February has been true to form this year. The snow that fell at the beginning of the month has been largely with us since, with periodic refresher doses every week or so. Sleet and freezing rain have made regular appearances, also, turning most surfaces into treacherous sheets of ice. Even grassy areas have been dangerous to negotiate. The white coating on our lawn was impermeable to a human boot-clad foot and as slick as a hockey rink. It reminds me of royal icing that dries to a rock-hard finish, the kind I used when making gingerbread houses years ago. Largely thanks to that icing, those houses are still with us, decades later, boxed up in the basement. This February snow threatened to be nearly as long-lived.
Rising temperatures were therefore very welcome when they arrived at the beginning of the week. Road surfaces gradually became visible again, but the shoulders only increased in perilous iciness. Morning walks with Kiko were difficult going. He seems to understand when I say “Slow, slow” in an urgent tone. So I repeated the mantra nearly non-stop as we made our way out and back (very slowly, of course. )
The snow retreated throughout most of our yard, leaving big frosted circles around the wide bases of the old trees. Fallen maple buds are all the more distinct on the white ground, assuring us that spring is, indeed, in the works.
Several days this week, we’ve had winter in the mornings and spring in the afternoons, a March specialty that arrived a bit early. On Monday, Kiko and I were out early enough to see the grass frosted to a pale gray-green.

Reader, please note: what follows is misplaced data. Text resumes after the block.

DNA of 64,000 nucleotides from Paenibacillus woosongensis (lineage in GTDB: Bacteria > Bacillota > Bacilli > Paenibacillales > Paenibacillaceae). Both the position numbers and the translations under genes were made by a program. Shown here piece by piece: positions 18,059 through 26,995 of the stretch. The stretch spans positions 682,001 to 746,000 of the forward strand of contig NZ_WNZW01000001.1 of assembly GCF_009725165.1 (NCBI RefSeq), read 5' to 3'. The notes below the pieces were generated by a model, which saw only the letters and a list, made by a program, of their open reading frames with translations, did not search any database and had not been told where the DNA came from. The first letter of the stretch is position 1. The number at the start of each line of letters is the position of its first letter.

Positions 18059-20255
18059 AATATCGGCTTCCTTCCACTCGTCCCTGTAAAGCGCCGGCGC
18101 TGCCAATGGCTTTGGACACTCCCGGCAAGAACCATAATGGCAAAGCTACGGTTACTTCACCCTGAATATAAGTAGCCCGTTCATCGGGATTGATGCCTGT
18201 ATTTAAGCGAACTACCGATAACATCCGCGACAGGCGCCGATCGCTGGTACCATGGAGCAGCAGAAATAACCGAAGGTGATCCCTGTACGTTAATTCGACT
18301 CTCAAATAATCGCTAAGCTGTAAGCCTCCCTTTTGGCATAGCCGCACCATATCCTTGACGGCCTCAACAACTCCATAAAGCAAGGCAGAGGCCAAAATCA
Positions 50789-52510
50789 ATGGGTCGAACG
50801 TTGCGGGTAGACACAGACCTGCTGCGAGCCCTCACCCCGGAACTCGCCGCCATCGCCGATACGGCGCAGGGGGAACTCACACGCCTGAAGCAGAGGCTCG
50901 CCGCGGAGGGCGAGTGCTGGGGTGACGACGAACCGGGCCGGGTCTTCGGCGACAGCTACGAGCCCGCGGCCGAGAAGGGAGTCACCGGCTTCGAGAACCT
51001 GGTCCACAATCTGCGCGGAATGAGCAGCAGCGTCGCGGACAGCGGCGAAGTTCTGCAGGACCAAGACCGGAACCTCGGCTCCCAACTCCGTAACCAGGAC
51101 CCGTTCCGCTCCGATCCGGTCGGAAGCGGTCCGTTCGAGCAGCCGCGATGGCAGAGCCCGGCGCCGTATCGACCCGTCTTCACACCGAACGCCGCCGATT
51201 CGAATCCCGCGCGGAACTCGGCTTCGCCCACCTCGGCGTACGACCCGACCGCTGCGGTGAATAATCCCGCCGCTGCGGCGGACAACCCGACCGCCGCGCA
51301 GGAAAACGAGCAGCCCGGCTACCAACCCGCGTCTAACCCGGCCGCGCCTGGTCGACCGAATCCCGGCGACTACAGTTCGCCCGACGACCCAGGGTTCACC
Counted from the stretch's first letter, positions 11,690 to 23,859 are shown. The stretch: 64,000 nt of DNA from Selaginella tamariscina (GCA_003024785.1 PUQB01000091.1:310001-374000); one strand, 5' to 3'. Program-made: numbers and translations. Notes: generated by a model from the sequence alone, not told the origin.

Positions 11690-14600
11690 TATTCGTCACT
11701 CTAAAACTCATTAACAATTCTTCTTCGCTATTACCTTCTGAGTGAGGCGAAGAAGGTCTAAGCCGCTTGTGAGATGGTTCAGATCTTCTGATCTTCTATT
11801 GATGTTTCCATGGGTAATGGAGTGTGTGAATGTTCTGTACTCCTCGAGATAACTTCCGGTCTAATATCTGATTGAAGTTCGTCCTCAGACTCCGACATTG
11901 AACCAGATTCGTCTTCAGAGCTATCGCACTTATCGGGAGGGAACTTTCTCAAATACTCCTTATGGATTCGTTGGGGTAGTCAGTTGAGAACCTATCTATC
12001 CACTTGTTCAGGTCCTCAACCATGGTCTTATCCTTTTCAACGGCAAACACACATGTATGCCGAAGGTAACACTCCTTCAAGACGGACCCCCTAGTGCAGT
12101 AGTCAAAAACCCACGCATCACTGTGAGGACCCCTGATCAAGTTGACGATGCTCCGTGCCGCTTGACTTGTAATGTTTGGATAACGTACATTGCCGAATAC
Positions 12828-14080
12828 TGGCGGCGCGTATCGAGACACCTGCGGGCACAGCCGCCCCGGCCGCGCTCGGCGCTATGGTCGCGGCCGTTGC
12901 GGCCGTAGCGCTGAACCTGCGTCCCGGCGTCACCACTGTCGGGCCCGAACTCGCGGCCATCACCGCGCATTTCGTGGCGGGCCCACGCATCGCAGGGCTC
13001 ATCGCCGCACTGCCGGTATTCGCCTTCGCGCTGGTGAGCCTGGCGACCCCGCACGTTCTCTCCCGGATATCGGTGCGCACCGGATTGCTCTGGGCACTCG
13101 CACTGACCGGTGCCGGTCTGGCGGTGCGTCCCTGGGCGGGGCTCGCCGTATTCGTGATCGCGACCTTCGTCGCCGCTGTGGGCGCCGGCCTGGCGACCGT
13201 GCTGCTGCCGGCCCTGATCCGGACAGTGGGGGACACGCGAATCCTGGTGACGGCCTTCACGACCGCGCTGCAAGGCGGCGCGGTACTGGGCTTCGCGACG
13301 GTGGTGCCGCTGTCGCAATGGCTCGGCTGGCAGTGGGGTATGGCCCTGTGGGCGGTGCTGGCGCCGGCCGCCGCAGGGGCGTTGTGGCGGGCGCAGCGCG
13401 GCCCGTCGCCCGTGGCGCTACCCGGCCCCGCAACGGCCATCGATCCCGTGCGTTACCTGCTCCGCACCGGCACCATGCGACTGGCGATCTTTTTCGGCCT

My fastidious dog wasn’t sure what to make of the frost and snow combo.
We were treated to a couple of days filled with glorious sunshine that melted away all but the most stubborn traces of snow. The outside world appeared revived, refreshed and joyful, teeming with the essence of early spring. Robins dotted the yard and circled in the trees above. Beneath our bird feeder, gray juncos, cardinals and white-throated sparrows scratched in the pine straw. They mixed peacefully with doves, squirrels, (including Bobtail) and the chipmunk.
The bright early mornings were especially alive with the sounds of the birds. High in the trees, all around, the woodpeckers, drilling for breakfast, seemed to be engaged in songs of call-and-response.
The sun often got so warm on Kiko’s bed by the window that he became periodically overheated. Every hour or so he pulled himself laboriously to his feet, jumped to the floor and collapsed in the shade at the base of my chair, evidently too sun-saturated to move further.
The thaw continues this weekend, although less scenically, with gray skies and rain. I’m relieved to see that no snow is predicted for the first week of March.
God speed, Spring. We need you more than ever!